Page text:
"White KnightTwois the world's largest all carbon composite aviation vehicle," Whitehorn told"And of course she really is also a first stage space launch system capable ofcarrying enormous weight to the edge of the atmosphere, training astronautswith her zero to six G flying capability and being a scientific payloadplatform at the same time."

"Mycongratulations to a great team that worked very hard to get our first flightflown before our Christmas break. We had a fun day at Mojave and now know wehave a solid performer that flies beautifully and will soon be moving on to itstasks of launching Spaceships," added Burt Rutan.

Commercial spaceprogram

In 2004, a smallerWhiteKnight carrier plane cradled SpaceShipOne - a launch system that madepossible the first non-governmental piloted rocket ship to fly to the edge ofspace. Back-to-back flights of SpaceShipOne that year earned the ScaledComposites team, $10 million in Ansari X Prize money.

On Dec. 15, the New MexicoSpaceport Authority (NMSA) announced that SpaceportAmerica has received its Record of Decision and license for vertical andhorizontal launch operations from the Federal Aviation Administration's Officeof Commercial Space Transportation.

In related news, a few dayslater, the NMSA announced the selection of Gerald Martin ConstructionManagement of Albuquerque, New Mexico, to oversee the construction of SpaceportAmerica.

The governmental approvalsand the selection of the construction firm are the next steps along the road toa fully operational commercial spaceport, noted NMSA Executive Director StevenLandeene. "We are on track to begin construction in the first quarter of2009, and have our facility completed as quickly as possible," Landeenesaid in a press statement.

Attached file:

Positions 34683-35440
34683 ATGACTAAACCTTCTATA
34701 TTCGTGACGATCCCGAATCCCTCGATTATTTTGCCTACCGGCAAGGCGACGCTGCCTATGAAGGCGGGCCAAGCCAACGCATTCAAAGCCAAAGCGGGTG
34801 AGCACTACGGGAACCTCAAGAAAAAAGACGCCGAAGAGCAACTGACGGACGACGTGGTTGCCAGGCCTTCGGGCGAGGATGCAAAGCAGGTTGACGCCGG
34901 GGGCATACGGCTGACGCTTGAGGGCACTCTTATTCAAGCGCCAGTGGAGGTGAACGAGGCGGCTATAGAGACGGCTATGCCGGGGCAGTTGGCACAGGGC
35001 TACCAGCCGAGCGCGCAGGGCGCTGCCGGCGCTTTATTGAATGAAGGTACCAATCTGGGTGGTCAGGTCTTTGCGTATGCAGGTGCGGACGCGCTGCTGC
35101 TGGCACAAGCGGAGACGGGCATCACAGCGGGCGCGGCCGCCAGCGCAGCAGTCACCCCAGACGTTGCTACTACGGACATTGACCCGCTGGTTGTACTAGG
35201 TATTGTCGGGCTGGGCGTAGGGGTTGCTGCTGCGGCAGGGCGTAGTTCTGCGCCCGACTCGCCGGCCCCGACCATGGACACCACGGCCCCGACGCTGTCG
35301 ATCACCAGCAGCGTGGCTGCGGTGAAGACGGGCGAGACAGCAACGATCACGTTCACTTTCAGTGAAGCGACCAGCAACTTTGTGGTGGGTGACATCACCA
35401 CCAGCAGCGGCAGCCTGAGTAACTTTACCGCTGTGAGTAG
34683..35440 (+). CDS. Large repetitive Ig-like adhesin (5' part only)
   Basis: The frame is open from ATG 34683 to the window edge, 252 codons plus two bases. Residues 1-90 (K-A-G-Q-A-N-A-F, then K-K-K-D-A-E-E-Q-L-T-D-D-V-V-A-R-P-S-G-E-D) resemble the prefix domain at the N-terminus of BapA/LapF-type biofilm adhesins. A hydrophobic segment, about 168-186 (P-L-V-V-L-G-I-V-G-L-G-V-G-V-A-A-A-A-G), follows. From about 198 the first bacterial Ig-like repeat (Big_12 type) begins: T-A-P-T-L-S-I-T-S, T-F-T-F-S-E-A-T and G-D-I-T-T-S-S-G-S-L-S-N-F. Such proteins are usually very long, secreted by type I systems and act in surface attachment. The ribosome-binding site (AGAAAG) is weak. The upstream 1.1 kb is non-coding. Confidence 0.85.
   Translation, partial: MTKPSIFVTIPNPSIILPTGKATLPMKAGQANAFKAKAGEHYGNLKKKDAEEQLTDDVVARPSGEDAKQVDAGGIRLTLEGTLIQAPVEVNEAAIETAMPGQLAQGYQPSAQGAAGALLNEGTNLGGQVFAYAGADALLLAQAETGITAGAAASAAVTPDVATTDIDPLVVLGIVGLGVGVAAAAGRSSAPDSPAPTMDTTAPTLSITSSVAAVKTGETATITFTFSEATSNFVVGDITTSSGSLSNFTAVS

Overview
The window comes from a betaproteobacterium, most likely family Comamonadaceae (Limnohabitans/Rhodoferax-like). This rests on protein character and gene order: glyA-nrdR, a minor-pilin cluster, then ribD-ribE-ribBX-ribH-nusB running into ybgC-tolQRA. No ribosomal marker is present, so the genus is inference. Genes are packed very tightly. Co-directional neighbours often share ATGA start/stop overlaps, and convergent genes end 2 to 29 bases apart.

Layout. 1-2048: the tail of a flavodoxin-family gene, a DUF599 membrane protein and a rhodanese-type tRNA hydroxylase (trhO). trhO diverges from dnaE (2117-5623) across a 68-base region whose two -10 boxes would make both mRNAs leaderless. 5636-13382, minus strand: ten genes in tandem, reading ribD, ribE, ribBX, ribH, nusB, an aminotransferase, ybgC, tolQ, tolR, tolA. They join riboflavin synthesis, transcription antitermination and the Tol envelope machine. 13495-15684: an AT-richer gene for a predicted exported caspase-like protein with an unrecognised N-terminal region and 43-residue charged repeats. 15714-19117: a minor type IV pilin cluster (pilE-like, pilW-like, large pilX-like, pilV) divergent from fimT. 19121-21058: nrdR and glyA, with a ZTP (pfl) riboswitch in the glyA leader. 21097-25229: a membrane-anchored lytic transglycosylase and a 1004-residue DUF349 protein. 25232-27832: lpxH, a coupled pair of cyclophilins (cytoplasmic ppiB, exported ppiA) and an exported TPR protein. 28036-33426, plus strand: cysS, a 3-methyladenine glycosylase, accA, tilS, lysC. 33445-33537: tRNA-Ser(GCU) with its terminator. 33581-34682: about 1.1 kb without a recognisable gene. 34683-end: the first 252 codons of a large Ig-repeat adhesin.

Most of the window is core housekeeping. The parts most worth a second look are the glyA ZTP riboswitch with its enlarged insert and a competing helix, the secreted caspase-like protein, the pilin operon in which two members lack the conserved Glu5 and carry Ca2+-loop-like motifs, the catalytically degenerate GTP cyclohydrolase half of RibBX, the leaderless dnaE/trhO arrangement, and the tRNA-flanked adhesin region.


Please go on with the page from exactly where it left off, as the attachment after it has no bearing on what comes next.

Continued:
The NMSA is expected tohave a signed lease agreement with Virgin Galactic later this month.

The NMSA currently projectsvertical launch activity at Spaceport America to increase in 2009 andconstruction to also begin next year on the terminal and hangar facility to beutilized for Virgin Galactic operations. Those structures would be completed bylate 2010.

  • Video - Space Tourism: Virgin Galactic Way - Part 1, Part 2
  • Video - SpaceShipTwo Revealed
  • Images - SpaceShipTwo Mothership Unveiled

Leonard David has beenreporting on the space industry for more than four decades. He is past editor-in-chiefof the National Space Society's Ad Astra and Space World magazines and haswritten for since 1999.

Join our Space Forums to keep talking space on the latest missions, night sky and more! And if you have a news tip, correction or comment, let us know at:

Leonard David
Space Insider Columnist

Leonard David is an award-winning space journalist who has been reporting on space activities for more than 50 years. Currently writing as's Space Insider Columnist among his other projects, Leonard has authored numerous books on space exploration, Mars missions and more, with his latest being "Moon Rush: The New Space Race" published in 2019 by National Geographic. He also wrote "Mars: Our Future on the Red Planet" released in 2016 by National Geographic. Leonard  has served as a correspondent for SpaceNews, Scientific American and Aerospace America for the AIAA. He was received many awards, including the first Ordway Award for Sustained Excellence in Spaceflight History in 2015 at the AAS Wernher von Braun Memorial Symposium. You can find out Leonard's latest project at his website and on Twitter.